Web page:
Brown and Hoyt argued the act targeted and singled out protesters as a special category without taking into account the importance of protest in a liberal democracy.

They argued that, under the constitutionally protected freedom of political communication, the act was illegitimate and unreasonable: it disproportionately balanced between the need to protect political communication and protect workplaces.

Tasmania argued the act was primarily aimed at protecting business, rather than protest. Some protesters, it argued, posed a special risk to business in the state, and the legislation was narrow and tailored to them. According to Tasmania, protesters could still voice their political views on non-business land or business access areas, ensuring freedom of political communication in the state.

Apart from Western Australia, all states and the Commonwealth joined the action on Tasmania’s side. This suggested concern about the case’s impact on their ability to pass similar laws. Western Australia initially filed to do the same but did not proceed, after its anti-protest bill failed to pass through its parliament.

What did the court find?

The court unanimously found that the act’s stated aims were legitimate. It rejected the assertion that laws that singled out protesters are, of themselves, unconstitutional. However, the court also recognised the Tasmanian law was: “enacted against a background where protesters, or at least some of them, were perceived to be those persons, or groups, who would cause damage or disrupt economic activities during protests of particular kinds”.

That other laws already exist to stop interference with business and forestry operations (regardless of whether someone is a protester or not) was not relevant to the decision. This was because protesters create a “particular mischief” that deserves legislation specific to that mischief. This will give some comfort to states that have similar legislation to Tasmania’s.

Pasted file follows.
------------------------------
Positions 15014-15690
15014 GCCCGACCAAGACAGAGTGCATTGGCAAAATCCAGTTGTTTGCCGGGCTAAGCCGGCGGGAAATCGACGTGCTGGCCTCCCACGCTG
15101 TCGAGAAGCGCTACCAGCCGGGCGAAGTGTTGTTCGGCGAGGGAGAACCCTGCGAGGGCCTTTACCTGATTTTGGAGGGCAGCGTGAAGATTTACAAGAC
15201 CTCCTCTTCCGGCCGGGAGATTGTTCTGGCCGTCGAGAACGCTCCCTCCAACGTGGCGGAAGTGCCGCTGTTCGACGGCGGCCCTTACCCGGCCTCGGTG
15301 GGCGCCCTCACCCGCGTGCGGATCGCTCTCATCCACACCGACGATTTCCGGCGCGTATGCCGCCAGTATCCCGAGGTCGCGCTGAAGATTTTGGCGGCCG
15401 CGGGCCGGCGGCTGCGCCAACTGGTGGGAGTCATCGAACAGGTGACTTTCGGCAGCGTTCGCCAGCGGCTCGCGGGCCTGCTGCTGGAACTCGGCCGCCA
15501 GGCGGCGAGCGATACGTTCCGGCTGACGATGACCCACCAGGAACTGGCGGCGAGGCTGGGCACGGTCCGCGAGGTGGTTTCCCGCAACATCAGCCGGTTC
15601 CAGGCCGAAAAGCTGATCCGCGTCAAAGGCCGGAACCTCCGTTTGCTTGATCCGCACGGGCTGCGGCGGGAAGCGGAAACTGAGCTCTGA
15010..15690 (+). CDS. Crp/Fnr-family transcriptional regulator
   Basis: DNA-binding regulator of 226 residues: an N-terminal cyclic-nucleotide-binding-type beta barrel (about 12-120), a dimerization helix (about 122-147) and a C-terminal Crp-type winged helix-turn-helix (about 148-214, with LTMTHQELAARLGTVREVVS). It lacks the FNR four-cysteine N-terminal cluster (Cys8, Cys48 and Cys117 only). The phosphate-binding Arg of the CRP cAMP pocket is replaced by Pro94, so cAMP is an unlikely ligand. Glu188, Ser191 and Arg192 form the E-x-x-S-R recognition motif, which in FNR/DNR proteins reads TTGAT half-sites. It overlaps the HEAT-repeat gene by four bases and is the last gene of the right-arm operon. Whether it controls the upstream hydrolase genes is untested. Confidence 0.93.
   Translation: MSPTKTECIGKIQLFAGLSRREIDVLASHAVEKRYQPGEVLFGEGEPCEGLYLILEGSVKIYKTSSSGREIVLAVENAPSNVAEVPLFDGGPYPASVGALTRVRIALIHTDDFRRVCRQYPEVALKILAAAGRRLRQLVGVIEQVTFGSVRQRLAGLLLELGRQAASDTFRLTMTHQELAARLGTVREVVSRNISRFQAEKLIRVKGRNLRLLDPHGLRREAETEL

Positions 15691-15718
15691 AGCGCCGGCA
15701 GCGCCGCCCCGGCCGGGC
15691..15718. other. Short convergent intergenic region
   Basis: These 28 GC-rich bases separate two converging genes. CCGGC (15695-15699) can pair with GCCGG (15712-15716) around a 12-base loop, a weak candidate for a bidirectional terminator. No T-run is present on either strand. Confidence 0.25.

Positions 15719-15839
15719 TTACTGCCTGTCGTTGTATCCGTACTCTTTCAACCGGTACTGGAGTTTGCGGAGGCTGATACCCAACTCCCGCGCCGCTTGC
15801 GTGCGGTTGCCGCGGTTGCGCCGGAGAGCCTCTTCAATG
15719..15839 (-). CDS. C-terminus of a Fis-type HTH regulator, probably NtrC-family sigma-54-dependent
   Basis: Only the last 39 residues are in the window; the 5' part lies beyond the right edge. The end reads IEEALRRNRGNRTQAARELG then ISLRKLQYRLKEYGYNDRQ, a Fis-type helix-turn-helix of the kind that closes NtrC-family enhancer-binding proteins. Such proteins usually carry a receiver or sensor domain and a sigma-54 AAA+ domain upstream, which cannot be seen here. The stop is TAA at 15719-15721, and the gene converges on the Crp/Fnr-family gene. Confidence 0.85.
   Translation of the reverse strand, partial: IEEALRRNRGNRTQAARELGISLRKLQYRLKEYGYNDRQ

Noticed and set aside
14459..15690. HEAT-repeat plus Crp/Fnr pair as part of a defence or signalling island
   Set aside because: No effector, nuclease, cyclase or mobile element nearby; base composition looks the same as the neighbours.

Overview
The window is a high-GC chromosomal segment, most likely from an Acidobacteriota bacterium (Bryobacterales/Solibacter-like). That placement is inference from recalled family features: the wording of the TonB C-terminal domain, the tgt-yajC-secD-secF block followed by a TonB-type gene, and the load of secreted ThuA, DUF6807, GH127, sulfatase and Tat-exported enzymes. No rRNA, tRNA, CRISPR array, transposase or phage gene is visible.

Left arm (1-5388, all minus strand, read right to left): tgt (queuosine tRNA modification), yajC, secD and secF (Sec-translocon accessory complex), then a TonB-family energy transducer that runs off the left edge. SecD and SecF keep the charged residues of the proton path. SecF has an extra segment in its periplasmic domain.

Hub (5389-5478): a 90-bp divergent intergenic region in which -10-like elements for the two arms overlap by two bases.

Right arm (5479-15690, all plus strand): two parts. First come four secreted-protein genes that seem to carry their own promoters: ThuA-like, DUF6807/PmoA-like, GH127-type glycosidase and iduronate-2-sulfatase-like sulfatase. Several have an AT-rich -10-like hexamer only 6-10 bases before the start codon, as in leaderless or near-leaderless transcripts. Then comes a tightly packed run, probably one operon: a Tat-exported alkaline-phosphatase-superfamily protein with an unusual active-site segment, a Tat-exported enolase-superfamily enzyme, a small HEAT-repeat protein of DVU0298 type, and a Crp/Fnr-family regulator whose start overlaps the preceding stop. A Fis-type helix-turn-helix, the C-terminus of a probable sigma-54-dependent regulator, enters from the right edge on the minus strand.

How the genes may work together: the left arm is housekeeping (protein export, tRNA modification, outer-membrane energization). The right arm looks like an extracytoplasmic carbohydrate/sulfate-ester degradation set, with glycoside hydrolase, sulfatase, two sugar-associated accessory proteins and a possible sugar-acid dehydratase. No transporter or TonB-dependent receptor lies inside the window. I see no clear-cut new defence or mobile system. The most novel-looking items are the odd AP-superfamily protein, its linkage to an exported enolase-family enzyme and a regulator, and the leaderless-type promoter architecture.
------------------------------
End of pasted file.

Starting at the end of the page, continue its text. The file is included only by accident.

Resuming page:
Despite legitimately aiming to criminalise disruptive protesters, six judges found the way in which the Tasmanian law sought to achieve this was disproportionate and used unnecessary provisions. All of the majority judges agreed the legislation was confusing, vague and poorly written.

Justice Stephen Gageler described its provisions as creating “Pythonesque absurdity” when applied to various foreseeable public gatherings. He noted that the provisions were not only broad and vague in reach, but seemed to create sanctions and penalties far outside the actual purported interference with a workplace. These were, at best, a “blunt instrument to achieve that purpose”.

In particular, Gaegler was concerned with the lack of justification for the times that people could be sent away from a protest site, and just how far they can be sent. These police powers had no relationship with the actual threat to specific workplace activities at specific sites.

Chief Justice Susan Kiefel, in a joint judgement with Justices Virginia Bell and Geoffry Keane (with Justice Patrick Nettle agreeing in a separate judgement), suggested that the act’s vagueness and uncertainty were actually designed to give the act a broader reach than just business or forestry land.